Perhaps most damaging as I read through the report was that a current (unnamed) Hawkeye coach described “a feeling among Black players that, although the rules are the same, there are disparities in the impact of the rules. This coach told investigators that he brought the treatment of players up to (Kirk) Ferentz a couple times over the last four years with no resulting change.”

Although, again, many of these things have been aired in the media for nearly two months, it does describe a scenario in which Ferentz was made aware to potential racial disparities and took little to no action. That scenario is consistent with a recent interview former team captain Jordan Lomax conducted with The Des Moines Register and The Athletic; Lomax helped make Ferentz aware of racial issues in 2017. The university has acknowledged looking into racial disparities in 2018. According to this report, Ferentz was made aware of these issues as early as 2016.

In a statement released by Ferentz late Thursday morning (before his press conference), he said:

“This is an important time for me as a leader of our program. This review brings us face-to-face with allegations of uneven treatment, where our culture that mandated uniformity caused many Black players to feel they were unable to show up as their authentic selves.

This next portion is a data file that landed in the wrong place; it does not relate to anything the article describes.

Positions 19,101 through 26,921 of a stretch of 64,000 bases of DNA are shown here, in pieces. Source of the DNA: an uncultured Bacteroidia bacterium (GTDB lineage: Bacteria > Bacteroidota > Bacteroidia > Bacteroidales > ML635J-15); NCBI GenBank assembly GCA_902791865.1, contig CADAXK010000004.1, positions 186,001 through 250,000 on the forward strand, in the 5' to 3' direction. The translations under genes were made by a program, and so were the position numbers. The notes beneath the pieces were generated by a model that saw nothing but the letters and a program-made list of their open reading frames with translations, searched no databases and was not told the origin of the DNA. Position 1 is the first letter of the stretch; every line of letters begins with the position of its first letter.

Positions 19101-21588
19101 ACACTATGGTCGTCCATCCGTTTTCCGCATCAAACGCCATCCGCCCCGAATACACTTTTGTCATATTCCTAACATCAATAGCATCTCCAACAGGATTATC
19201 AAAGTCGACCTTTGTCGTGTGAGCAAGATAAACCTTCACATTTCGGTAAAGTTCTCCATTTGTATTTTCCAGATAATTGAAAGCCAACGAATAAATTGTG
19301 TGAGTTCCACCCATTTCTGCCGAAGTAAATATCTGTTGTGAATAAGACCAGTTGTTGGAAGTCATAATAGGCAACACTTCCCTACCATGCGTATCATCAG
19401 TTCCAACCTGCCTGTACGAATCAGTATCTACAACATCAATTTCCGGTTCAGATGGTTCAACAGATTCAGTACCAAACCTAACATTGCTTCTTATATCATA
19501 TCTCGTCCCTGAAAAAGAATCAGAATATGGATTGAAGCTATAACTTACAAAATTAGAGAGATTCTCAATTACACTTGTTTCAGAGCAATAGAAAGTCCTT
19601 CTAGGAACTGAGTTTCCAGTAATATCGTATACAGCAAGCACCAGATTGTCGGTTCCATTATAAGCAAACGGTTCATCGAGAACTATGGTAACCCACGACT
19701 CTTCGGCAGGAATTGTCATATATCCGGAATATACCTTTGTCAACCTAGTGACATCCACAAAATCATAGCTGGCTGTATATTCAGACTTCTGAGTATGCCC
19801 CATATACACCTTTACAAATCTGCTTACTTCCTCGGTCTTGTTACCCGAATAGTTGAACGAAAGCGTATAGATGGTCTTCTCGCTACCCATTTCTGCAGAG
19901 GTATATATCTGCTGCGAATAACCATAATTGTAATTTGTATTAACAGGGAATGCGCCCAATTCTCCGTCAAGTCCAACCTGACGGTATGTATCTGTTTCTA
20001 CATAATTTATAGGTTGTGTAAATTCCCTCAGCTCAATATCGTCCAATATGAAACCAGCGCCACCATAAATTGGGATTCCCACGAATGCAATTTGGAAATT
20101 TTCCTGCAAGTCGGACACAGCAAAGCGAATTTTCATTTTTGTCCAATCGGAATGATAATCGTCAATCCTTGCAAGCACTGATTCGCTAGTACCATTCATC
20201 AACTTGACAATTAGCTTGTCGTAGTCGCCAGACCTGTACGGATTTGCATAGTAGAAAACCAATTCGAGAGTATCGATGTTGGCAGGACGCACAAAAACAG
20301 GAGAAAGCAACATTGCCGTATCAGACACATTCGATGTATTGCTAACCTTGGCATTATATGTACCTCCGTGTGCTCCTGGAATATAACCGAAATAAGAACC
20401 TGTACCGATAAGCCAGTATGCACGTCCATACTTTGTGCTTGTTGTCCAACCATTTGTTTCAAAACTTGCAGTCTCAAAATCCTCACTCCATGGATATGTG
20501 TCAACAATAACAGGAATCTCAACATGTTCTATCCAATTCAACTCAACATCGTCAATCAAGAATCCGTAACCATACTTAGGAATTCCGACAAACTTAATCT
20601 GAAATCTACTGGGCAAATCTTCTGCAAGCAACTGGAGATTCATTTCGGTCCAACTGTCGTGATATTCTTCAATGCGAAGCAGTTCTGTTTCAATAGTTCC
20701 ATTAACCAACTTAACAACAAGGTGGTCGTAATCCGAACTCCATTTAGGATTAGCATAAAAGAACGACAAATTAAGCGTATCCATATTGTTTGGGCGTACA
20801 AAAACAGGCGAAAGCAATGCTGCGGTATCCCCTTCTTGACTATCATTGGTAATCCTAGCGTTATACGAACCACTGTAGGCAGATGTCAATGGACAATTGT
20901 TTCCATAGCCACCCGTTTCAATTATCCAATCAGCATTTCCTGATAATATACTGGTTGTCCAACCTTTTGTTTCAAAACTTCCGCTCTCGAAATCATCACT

“I want to apologize for the pain and frustration they felt when I was trusted to help each of them become a better player, a better person."

That might have been Ferentz's strongest admission of remorse yet; in early June, he said he hadn't apologized to former players because "I think they know how I feel.”

The report describes Iowa's culture as 'not just a Chris Doyle problem.'

That was the opinion of several players, according to Husch Blackwell; that a demeaning culture extended beyond the 21-year strength and conditioning coach. The summary of findings described that some coaches “only become friendly with the Black players when they are contributing to the team.”

Another former player, who was described as a prominent contributor but not named, said: “Every single day was a struggle. I felt bad about myself as did many of my Black teammates. We wanted badly to be successful and to help our team and took the abuse to achieve team goals.”

Had players not aired their grievances over the past eight weeks, these comments would be shocking — as they were in early June.

The report delved into sleep bands and players' weight as major issues but diffused drug-testing disparities.